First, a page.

“Silver Fox” calls it a day
AS landmark years go, 2008
will be one to remember for Buncrana Garda Sergeant John
O'Keeffe. He has just turned 50, he celebrates his 25th
wedding anniversary, his only daughter is starting
university and then there's the small matter of him
retiring from the force after 30 years.
"It's a big year for me alright," said the affable
sergeant, as he reflects on his professional and
A Dubliner by birth, he has lived the majority of his
life and completed his entire career with the Garda
Siochana in Donegal.
Brought up in Raheny, he graduated as a Garda in 1977
and the following year got his first posting to
Ballyshannon where he worked for three months mainly on
checkpoint duty on the Donegal-Fermanagh border.
He was then transferred for
a year to Killybegs where he got a “great early
grounding in the job”.
Next up was a move to Ballintra where he met his wife
Marie (nee Walsh) who was a telephonist at the local
post office. Given that the year was mobile phone-free
1979, there was a good deal of interaction between the
Garda station and the post office exchange and the young
couple hit it off. With not a ring-tone within earshot,
1970s Donegal it seems, was also good for the waistline.
"I was in Ballintra for three-and-a-half years and I was
on a bicycle the whole time. I was as thin as a rake,"
he laughs. "It was a busy place but there was no patrol
car so you cycled to everything. At night though, you
could get the patrol car from Ballyshannon to pick you
up if you needed it." The young Garda's diligence on the
job didn't go unnoticed and after just four-and-a-half
years in uniform, he became one of the youngest Gardai
to be promoted to detective.
He joined the Divisional
Task Force and was transferred to Burnfoot in 1982. When
the task force integrated, John soon found himself in
the Special Branch working out of Buncrana. This saw him
operating at the coalface of pre-peace process Ireland
where his duties mainly involved the investigation of
The measured 50-year old was the least likely candidate
to wallow in the perceived mystique and intrigue of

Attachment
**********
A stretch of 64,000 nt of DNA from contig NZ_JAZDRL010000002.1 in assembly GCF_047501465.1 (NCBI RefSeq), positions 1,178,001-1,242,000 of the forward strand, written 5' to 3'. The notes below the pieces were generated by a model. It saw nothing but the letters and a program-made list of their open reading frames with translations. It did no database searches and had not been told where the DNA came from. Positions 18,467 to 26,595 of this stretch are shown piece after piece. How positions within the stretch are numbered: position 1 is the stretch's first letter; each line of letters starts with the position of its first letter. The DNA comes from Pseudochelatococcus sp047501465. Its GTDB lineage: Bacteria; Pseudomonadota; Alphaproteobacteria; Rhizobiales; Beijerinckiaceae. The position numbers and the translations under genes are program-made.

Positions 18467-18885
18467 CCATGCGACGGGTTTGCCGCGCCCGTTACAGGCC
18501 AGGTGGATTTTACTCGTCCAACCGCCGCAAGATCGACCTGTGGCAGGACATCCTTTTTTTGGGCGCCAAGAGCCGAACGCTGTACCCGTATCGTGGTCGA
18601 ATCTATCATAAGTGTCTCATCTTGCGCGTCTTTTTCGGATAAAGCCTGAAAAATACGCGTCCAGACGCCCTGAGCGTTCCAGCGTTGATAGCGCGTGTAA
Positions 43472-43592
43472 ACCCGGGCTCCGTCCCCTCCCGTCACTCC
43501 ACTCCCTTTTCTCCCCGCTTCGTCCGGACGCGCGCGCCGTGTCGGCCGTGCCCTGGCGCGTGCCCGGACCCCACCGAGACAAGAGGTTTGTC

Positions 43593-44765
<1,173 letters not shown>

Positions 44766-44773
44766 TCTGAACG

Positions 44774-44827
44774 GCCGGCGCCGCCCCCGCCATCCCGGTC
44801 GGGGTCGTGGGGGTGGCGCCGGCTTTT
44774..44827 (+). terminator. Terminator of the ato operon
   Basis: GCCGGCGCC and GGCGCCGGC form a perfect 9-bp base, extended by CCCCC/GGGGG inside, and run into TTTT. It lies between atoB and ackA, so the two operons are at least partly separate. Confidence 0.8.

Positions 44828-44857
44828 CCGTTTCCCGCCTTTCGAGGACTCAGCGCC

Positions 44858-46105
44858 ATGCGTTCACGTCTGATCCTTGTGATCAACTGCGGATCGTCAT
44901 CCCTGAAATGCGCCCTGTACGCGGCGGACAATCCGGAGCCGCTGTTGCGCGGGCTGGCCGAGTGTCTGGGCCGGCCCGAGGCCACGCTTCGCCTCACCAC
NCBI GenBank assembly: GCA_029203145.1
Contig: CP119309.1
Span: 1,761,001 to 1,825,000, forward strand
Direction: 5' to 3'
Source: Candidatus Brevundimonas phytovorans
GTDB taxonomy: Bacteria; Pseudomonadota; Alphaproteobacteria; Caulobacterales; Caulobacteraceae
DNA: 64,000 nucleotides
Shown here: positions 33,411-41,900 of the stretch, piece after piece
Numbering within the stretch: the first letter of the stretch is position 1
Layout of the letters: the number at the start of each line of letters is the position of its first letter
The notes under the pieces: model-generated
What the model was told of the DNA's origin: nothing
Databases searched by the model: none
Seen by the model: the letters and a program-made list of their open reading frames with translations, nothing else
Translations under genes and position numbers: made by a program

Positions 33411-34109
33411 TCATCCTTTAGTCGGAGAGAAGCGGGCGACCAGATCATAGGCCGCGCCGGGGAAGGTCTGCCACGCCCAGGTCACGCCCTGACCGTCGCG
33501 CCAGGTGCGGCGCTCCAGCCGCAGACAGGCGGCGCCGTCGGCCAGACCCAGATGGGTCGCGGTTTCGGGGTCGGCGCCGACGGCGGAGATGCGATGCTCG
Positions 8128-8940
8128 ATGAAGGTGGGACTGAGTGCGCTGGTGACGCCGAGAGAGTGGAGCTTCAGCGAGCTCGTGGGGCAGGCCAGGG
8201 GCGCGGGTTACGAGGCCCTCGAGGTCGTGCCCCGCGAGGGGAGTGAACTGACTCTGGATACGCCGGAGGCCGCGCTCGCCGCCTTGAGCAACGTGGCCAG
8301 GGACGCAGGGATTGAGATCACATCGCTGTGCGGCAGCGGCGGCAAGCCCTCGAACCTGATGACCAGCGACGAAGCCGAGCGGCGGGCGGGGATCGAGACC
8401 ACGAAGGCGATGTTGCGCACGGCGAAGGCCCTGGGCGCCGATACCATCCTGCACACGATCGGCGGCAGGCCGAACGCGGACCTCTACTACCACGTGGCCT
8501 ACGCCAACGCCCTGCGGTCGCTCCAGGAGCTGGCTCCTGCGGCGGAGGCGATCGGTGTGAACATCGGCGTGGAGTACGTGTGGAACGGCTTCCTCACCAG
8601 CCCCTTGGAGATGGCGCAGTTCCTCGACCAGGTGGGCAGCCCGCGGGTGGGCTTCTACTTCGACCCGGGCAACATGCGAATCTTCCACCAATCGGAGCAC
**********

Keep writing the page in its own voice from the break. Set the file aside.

undercover detective work – more Morse than Miami Vice.
He was 16 years with Special Branch during which time
the ‘on-the-runs’ trying to dodge him around Inishowen,
dubbed him “Silver Fox”.
Promotion came knocking
again and he was sent back to Burnfoot as unit sergeant
from 1998 to 2002. He admits disliking the return to
uniform despite the upward career move. He took yet
another step up the career ladder in 2004 when he
returned to his hometown of Buncrana as
sergeant-in-charge. But his career has not been without
its own tragedy.
He was not long in his new position when his daughter
Lizanne, then 16, was seriously injured in an horrific
crash near the Illies on July 8, 2004, that claimed the
lives of her 17 year old cousin from Dublin, Aine
O'Leary and their pals Owen Doherty and Shane Cuffe.
"That was the worst thing that has ever happened to us
as a family. No other incident compares to it. You get
used to dealing with tragedies in the course of your job
but when it hits home it's a different story. It's very
hard to deal with."
He also describes the protracted Morris Tribunal as a
"harrowing" time for Buncrana Gardai despite, he
himself, being described by Mr Justice Frederick Morris
"most conscientious and
dedicated member of the force". There was a change in
the way people reacted to them. "People under arrest
would bring it (tribunal) up and would use it as a stick
to beat us with but we just got on with the job as best
we could," he said.
John officially retires on September 23 and as a
relatively young man is looking forward to a completely
new phase in his life. He doesn't golf but loves
swimming, six-a-side soccer and walking by the sea. He
intends to spend plenty of family time with his wife,
his daughter and his son Declan, 23, who works locally
as a plumber. And he hasn't ruled out forging another
part-time career in "something completely different",
like computers or IT. Of Buncrana and Inishowen he says:
"I met some of the best people in the world here and I
thank them for all their help to me". He is also
grateful to the local council for their assistance with
road closures and other emergency measures over the
Professionally, he is delighted that under his
stewardship as sergeant-in-charge, his colleagues have
finally vacated the decrepit conditions of the old
Buncrana station and are now housed in great temporary
headquarters in Lisfannon. When built, their new station
at Ardaravan Square "will be the finest in the country
and will be the template for all new Garda stations in
Ireland in the future".
However, both professionally and personally he is highly
concerned at the state of Cockhill Bridge and fears a
fatality will happen soon if something is not done
urgently. After 26 years working alongside the emergency
services including the "best part-time fire service in
Ireland", he also feels Donegal's second largest town
should have its own ambulance. Meanwhile, as he prepares
to hang up his Garda hat for the last time, he laughs to
think what his final epitaph might be. "'Arrest in
Peace' would be okay wouldn't it?"
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